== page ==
Verena Wappel: Ok, so my name is Verena. What can I say, I don’t know. I’m from Austria, I grew up in a landscape very east of Austria, so on the Hungarian border, but I’ve lived in Vienna for the last 5 years, so yeah that’s where I’m from. I’m from the countryside, but also a little bit of a city girl, I guess.
William Ebert: What was your childhood like growing up?
VW: My childhood? Good, I liked it. It was very effective very safe, I was very grateful that my parents always took care of me and, I don’t know, being healthy, and dedication was always very important to them, so that was fine. Wasn’t that exciting though, I guess. I grew up in a village with 300 hundred inhabitants. We are not an independent community, we are with another town, and then we are 2 thousand people. The capital from our district was about 10 kilometers away and of course you go there for shopping or school or other things, but that’s not a city, that’s 8 thousand people. We travelled a lot though. My father likes to go by car to places, so we drove all the way to Denmark or Finland, Sweden, 5 people in the car, so much fun. We drove to England when I was 11 and it took us 25 hours. 5 people in a car. I was eleven so my sisters were 9 and 13, especially my 13-year-old sister was not interested in it. And when I became older, I decided to travel by myself.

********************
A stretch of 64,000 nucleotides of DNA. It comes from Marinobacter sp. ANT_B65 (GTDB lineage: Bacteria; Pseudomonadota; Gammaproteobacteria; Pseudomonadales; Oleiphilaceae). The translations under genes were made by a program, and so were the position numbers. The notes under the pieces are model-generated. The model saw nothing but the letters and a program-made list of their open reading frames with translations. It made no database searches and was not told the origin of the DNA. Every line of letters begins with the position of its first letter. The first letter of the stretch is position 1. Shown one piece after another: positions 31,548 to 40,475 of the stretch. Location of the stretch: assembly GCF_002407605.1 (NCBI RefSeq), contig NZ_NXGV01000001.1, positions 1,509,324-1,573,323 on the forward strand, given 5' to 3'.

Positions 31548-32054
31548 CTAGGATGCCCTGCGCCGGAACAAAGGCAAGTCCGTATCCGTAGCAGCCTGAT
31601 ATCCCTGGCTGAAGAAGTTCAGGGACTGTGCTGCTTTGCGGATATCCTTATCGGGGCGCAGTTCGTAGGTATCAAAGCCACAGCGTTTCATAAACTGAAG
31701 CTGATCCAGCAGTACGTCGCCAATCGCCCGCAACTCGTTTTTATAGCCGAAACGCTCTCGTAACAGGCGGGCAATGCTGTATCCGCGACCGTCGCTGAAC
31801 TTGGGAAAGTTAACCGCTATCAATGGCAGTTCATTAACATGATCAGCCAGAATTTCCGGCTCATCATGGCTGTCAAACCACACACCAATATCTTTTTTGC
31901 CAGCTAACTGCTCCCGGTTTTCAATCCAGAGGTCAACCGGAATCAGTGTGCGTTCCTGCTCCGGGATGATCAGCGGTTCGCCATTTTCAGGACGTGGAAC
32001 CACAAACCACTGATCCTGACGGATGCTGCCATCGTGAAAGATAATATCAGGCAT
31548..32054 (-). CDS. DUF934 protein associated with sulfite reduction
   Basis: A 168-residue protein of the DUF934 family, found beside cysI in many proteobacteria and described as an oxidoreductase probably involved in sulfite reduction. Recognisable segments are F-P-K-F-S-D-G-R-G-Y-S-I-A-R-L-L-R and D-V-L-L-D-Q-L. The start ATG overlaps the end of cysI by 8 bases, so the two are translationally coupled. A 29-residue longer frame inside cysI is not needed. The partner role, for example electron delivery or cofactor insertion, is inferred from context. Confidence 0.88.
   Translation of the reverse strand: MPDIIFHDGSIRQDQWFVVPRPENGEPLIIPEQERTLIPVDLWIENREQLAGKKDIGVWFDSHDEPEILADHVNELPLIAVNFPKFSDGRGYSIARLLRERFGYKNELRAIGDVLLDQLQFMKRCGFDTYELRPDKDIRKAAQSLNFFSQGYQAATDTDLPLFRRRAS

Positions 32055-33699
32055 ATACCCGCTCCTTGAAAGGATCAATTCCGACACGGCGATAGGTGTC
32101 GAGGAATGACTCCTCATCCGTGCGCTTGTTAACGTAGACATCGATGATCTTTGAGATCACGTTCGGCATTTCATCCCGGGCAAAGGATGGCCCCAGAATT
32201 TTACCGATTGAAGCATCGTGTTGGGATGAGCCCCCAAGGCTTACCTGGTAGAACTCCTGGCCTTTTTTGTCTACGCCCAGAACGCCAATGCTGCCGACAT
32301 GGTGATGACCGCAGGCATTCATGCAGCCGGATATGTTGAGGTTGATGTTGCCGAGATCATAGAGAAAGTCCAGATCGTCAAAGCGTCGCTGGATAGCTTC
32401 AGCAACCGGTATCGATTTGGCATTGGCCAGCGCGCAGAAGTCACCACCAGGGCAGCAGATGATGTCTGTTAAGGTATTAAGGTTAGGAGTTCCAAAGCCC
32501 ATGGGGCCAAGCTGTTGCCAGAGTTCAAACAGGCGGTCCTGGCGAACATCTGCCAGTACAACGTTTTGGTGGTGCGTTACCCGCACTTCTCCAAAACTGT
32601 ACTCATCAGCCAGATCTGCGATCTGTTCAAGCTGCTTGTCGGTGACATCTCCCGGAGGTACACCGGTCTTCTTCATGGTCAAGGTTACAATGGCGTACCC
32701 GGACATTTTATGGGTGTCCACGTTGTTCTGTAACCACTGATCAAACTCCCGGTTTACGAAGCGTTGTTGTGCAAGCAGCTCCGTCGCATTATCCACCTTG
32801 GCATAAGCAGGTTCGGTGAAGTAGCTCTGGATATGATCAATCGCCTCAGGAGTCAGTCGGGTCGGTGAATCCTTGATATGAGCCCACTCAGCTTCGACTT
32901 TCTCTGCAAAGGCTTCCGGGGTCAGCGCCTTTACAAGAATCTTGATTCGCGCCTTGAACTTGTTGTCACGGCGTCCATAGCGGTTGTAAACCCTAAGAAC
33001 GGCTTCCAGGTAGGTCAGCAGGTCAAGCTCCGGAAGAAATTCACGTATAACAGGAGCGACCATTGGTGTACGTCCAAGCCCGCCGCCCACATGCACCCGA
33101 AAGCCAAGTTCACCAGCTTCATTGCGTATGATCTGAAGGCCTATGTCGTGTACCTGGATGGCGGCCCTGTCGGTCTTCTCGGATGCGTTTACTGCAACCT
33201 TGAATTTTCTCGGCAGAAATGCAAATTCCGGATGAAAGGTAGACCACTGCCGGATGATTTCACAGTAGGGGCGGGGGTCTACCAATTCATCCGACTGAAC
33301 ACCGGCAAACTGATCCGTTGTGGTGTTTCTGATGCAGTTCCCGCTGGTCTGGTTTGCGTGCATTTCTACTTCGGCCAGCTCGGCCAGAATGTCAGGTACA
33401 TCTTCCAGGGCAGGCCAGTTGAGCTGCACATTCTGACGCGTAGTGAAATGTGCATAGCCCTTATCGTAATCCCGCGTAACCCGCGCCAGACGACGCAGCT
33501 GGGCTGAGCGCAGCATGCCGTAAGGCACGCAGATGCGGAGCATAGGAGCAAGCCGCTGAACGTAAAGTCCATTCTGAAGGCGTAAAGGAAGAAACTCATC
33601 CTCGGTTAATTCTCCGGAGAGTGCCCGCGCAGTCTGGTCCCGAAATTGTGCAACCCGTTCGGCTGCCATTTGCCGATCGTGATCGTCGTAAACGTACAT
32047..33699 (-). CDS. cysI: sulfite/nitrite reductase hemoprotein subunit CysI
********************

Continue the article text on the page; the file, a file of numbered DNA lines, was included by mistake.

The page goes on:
WE: What was one of your most memorable experience growing up as an adolescent in Austria?
VW: A day I remember very well was my 17th birthday, so Easter depends on the moon and sometimes my birthday is at Easter. And I loved it, and so the Saturday of Easter, the day before Easter Sunday, we have a tradition. We have a huge bonfire and the tradition also says that on the Friday before Easter Sunday we go from house to house and we steal the wood. It is actually kind of allowed. We are allowed to take a certain amount per house, our mayor allowed us to, but still it is a little exciting. And we start when it is dark and we have a good time and it is really fun to steal the wood, and then the next day we prepare the bonfire, we prepare, um the bar and the music and everything, and then in the evening we have our event. The whole town comes to party, drink and whatever and with that money we go to Croatia. So I really liked that celebration, it is a lot of fun, and on my 17th, it was that Saturday and it was really nice, and I worked in a bar, I had my shift but then I was done so also the day after my birthday, it is my sister’s birthday, and the day after her, it is my best friend’s birthday, so we all celebrated together. And my boyfriends these days, told me that he loved me on that day. We broke up two weeks afterwards, but I really enjoyed that day. I really enjoyed the party and the tradition and yeah. I got nice presents.
WE: What made you go into teaching?